“The last few years, we didn’t even organize in Portland,” said Gibson, 36. “We go into smaller areas, and we have been putting all of our effort into meeting with victims of government overreach,” such as state stay-at-home and mask orders related to the coronavirus pandemic.
Still, Gibson concedes he was with Danielson in the back of a truck during Saturday’s pro-Trump caravan into downtown Portland, but he said he didn’t know it was heading there. He said that final route was decided at the last minute at the Clackamas Town Center parking lot.
Gibson said he and Danielson, who lived in Portland, separated after the caravan ended.
“When he got shot, it was not connected to the Trump cruise,” Gibson said. “The only way it was connected is he was shot by someone looking to assault or murder Trump supporters.”
But experts on right-wing extremism say Saturday’s events in Portland crystallized their long-standing fears about the Patriot Prayer organization and its past ties to politically charged, violent encounters.
“It’s a provocative, provocation-oriented ideology,” said Alexander Reid Ross, a doctoral fellow at the Centre for Analysis of the Radical Right. “This became Joey’s main act — he would sort of chaperone into Portland and Seattle with this rabble of fascists and Nazis and far-right bikers.”
Ross said Patriot Prayer initially thrived on seeking out confrontation, including showing up on liberal college campuses or in diverse neighborhoods to campaign in support of Trump’s conservative immigration policies.
The group’s tactics often put it in direct confrontation with the far-left antifa group. Like Patriot Prayer, antifa is especially active in the Portland area.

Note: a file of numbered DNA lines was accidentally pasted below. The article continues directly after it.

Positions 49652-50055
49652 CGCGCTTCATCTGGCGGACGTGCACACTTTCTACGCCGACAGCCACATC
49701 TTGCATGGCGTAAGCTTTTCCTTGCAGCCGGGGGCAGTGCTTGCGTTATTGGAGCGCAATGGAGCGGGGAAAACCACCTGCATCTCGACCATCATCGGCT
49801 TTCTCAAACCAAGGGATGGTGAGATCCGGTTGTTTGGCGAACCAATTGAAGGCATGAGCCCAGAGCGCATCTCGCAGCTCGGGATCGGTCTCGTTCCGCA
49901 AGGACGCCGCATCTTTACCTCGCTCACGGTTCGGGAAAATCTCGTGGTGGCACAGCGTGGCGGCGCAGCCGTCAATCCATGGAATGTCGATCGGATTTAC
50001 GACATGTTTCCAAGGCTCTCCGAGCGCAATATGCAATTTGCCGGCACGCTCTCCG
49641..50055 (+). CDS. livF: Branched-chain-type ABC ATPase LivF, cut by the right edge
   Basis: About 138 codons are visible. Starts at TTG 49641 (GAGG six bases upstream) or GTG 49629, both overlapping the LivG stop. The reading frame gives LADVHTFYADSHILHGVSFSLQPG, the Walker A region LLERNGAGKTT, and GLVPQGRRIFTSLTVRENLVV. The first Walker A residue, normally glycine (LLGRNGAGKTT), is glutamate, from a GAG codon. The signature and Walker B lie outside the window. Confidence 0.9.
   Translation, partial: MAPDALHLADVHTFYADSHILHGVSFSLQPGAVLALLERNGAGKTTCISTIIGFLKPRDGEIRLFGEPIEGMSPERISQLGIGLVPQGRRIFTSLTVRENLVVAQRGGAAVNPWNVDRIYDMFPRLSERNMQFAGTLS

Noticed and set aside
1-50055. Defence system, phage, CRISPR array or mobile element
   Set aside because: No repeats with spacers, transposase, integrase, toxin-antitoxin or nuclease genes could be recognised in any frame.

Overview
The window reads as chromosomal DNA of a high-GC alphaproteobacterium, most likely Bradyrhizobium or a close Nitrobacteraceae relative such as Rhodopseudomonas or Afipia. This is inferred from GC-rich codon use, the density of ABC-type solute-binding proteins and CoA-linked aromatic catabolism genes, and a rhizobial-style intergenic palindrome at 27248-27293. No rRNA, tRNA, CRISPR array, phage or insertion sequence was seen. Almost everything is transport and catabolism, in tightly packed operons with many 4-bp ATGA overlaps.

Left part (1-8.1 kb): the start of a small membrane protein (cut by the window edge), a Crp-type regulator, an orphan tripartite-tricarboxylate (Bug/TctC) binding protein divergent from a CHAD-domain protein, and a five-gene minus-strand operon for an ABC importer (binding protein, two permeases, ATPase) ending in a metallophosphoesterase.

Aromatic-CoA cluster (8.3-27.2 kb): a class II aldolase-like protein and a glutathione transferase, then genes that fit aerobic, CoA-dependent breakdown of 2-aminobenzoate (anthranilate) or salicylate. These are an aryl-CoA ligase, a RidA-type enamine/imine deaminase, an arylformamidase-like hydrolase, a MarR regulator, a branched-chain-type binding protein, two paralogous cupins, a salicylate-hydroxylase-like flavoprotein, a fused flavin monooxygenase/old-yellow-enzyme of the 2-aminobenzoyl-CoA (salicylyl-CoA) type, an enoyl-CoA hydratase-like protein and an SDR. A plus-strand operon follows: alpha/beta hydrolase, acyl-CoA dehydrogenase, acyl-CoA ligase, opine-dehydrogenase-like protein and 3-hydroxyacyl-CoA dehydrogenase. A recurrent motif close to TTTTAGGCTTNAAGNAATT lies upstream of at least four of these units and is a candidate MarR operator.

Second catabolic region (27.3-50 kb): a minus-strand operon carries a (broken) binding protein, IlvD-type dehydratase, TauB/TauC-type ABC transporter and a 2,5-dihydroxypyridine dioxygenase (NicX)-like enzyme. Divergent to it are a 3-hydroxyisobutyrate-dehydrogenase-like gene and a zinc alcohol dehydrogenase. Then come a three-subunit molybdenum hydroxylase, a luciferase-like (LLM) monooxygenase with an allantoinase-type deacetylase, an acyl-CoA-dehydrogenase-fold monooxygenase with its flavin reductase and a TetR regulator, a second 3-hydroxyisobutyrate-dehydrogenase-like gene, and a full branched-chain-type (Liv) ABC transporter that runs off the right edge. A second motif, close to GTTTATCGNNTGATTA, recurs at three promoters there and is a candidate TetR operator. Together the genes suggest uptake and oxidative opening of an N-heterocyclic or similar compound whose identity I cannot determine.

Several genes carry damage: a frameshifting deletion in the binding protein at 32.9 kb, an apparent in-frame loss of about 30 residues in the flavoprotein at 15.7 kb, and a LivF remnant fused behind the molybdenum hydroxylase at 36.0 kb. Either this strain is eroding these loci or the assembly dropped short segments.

“Increasingly, it just became an excuse for the right wing, which was bent on violence, to interject themselves in Portland in really provocative ways,” Ross said. “They would beat up their political enemies.”
In June 2017, a man seen at a past Patriot Prayer event was charged with fatally stabbing two men on Portland’s light rail train. The two victims had tried to intervene when Jeremy Joseph Christian, the alleged assailant, began verbally harassing two female passengers in an anti-Muslim diatribe.
At the time, Gibson denied any connection to Christian, who he said had been kicked out of Patriot Prayer before the stabbing because of racist behavior, the Associated Press reported.
Still, Ross notes that Gibson went on to organize a Patriot Prayer rally a few days later, rattling a city that was grieving.
In 2018, Gibson briefly stepped back from demonstrating when he sought the GOP nomination in Washington for senator against incumbent Maria Cantwell (D). He finished fourth in the primary, drawing 2.3 percent of the vote. By the next year, he was back out on the streets confronting left-wing protesters.
Gibson also downplayed the influence of Patriot Prayer, which he said has no formal membership.
“In the beginning, I was going into areas where conservatives were not welcome or too scared to enter,” he said. “But now I am going into areas where conservatives are wanted — I proved my point, and did my thing, but it now feels much better fighting for people who want to be advocated for.”
But Cassie Miller, a senior analyst at the Southern Poverty Law Center, said she worries that Gibson is purposely minimizing the influence of Patriot Prayer among the far right.
They organize around “kind of vague right-wing principles,” Miller said. “But that’s in some ways kind of the entire depth of their ideology, and I think that is done on purpose because they want to create some kind of plausible deniability.”
“What they really want to do is silence their political enemies, and they want to do that through violence and intimidation, and that’s kind of their predominant purpose,” Miller said.
Faiz Siddiqui in Portland and Julie Tate and Katie Shepherd in Washington contributed to this report.